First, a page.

Designing Priority Schools
Class of 2014: Jayne Bird, partner at Nicholas Hare Architects discusses the design of Priority Schools
As pressure increases, time, cost and areas reduce and it is even more important that clear, well thought-out design solutions are devised for our future schools.
Stratford School Academy is our first school in the London Priority Schools Building Programme batch with BAM. The school is to expand to a 1,500-student academy split over two sites at Grosvenor Road and Upton Lane, which will each accommodate 750 pupils. Upton Lane will also have a resourced provision for 20 pupils with autistic spectrum disorders (ASD). A sports hall will be shared by both sites.
Our design adopts a model that optimises adaptability, economy and repeatability. This is achieved through a compact building diagram that minimises circulation space and optimises gross floor area.
Flexible classrooms, whether for general or specialist teaching, are located around the perimeter, forming a crust of learning, while specialist facilities, including multi-functional hall spaces, dining and larger uninterrupted internal volumes, are located centrally, with support spaces between them.
This allows these secondary spaces to benefit from the natural daylight and ventilation of the adjacent larger spaces.
We recognise that ‘repeatability’ of a single school solution cannot be achieved across the board, as the schools and their sites will each have specific constraints and requirements. At the same time, we think that the process described here has demonstrated that it is possible to consider elements of a system that allow an acceptable design to be arrived at quite quickly.
The essence of the system is that the basic form and dimensions of the teaching and learning accommodation ‘bars’ will be established, but that they can grow incrementally as needed, and can be of two or more storeys.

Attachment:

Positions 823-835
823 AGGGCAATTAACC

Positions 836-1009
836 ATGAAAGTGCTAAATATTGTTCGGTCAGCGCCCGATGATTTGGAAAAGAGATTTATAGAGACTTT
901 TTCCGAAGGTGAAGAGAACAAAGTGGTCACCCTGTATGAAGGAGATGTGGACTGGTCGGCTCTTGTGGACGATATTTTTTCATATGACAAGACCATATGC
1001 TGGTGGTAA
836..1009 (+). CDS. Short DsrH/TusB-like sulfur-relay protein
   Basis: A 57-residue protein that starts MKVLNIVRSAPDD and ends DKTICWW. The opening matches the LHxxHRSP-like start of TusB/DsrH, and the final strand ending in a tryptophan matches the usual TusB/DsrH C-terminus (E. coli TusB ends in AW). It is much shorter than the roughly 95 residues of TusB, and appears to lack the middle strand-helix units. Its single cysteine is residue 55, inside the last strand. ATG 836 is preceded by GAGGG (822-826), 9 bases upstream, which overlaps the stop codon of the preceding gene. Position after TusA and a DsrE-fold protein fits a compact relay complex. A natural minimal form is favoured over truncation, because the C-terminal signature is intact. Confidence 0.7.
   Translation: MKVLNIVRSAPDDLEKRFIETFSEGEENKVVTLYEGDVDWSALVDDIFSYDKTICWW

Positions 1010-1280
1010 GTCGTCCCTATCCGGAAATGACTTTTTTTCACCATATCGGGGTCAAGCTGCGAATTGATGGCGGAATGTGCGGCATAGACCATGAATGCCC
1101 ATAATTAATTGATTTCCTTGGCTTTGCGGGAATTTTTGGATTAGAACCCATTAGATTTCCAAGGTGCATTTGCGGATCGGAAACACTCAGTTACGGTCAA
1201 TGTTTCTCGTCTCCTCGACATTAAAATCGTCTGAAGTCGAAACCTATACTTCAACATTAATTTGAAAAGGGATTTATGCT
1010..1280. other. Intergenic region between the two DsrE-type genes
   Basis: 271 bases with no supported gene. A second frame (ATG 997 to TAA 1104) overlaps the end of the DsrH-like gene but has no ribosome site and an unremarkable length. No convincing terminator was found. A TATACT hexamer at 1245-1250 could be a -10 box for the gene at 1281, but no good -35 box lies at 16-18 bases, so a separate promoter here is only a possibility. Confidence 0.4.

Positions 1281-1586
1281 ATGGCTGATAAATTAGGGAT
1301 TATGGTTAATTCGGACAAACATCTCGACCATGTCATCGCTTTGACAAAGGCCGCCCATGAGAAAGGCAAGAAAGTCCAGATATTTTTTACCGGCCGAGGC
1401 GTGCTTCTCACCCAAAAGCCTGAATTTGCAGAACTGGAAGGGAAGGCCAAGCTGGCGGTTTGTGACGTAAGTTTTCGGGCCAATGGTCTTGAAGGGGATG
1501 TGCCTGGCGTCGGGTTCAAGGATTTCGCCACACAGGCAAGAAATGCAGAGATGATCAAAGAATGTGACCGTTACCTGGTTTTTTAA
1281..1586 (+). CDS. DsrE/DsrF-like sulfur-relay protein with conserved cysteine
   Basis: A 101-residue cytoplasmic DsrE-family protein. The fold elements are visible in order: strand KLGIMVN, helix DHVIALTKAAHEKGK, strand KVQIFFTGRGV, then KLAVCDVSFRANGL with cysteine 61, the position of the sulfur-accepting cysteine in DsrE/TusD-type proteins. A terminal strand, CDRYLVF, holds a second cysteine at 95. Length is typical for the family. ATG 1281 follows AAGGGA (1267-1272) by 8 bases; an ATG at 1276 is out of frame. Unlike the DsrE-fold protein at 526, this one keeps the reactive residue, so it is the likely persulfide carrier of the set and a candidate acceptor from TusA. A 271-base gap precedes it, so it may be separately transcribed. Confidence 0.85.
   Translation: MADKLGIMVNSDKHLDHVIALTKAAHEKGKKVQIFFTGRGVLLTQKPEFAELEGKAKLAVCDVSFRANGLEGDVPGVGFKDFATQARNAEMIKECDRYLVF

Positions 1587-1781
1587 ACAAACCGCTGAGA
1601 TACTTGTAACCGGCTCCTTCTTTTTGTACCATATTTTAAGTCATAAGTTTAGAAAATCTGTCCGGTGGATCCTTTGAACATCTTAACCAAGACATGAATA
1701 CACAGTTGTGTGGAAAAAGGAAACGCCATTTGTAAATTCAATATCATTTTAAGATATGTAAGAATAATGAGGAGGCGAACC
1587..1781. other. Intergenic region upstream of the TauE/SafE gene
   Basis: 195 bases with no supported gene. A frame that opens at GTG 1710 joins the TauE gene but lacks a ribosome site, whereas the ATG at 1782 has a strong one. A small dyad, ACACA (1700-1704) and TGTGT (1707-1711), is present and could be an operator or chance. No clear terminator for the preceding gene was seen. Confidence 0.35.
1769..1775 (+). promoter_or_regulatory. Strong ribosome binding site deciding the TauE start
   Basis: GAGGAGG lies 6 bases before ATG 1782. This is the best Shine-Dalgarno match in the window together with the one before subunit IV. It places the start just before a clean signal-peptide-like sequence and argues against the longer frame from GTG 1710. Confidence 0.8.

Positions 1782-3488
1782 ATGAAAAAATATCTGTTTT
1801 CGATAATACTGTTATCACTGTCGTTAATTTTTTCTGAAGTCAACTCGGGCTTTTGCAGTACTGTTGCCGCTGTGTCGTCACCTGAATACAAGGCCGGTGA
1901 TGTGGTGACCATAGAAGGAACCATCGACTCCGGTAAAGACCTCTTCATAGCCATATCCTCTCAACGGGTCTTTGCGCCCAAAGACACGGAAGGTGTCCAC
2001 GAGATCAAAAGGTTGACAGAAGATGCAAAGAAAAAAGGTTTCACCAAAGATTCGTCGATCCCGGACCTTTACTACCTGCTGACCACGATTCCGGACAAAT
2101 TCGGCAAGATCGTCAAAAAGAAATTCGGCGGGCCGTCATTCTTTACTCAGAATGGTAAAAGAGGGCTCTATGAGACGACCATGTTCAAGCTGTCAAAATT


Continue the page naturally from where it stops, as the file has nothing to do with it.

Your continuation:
Bars can be arranged in a variety of ways around cores and existing structures, which can be of any size or form, and accommodate a variety of educational models - as demonstrated in accommodating the enhanced requirements of the ASD resource provision at Upton Lane and the existing buildings at Grosvenor Road.
Benefits of using a system
The system that we are using allows for repeatability at an appropriate scale to achieve real economies, while providing adaptability for varying sites and user priorities. The economies are achieved in three ways: in design, in purchasing and in construction.
Economy in design is achieved by using known modules that are sufficiently generic to enable the generation of various arrangements to meet different needs within the early design stages. BAM has invested time in developing with us a technical design for Stratford School Academy that has already eliminated the need to re-design individual elements on future schools. downward pressure on fees, and adopting an elemental design solution frees up time to concentrate on the particularities of each school and site.
Economies in purchasing are achieved primarily through the ability to procure identical elements across a programme involving several schools - essentially, buying in bulk.
Finally, economy in construction requires the contractor and design team to work together with suppliers and subcontractors on individual packages to achieve true value engineering.
Due to fierce cost constraints, we need to work even harder to achieve good design. Whatever the solution, it must add value and contribute to the big picture, otherwise it is far too easily value- engineered.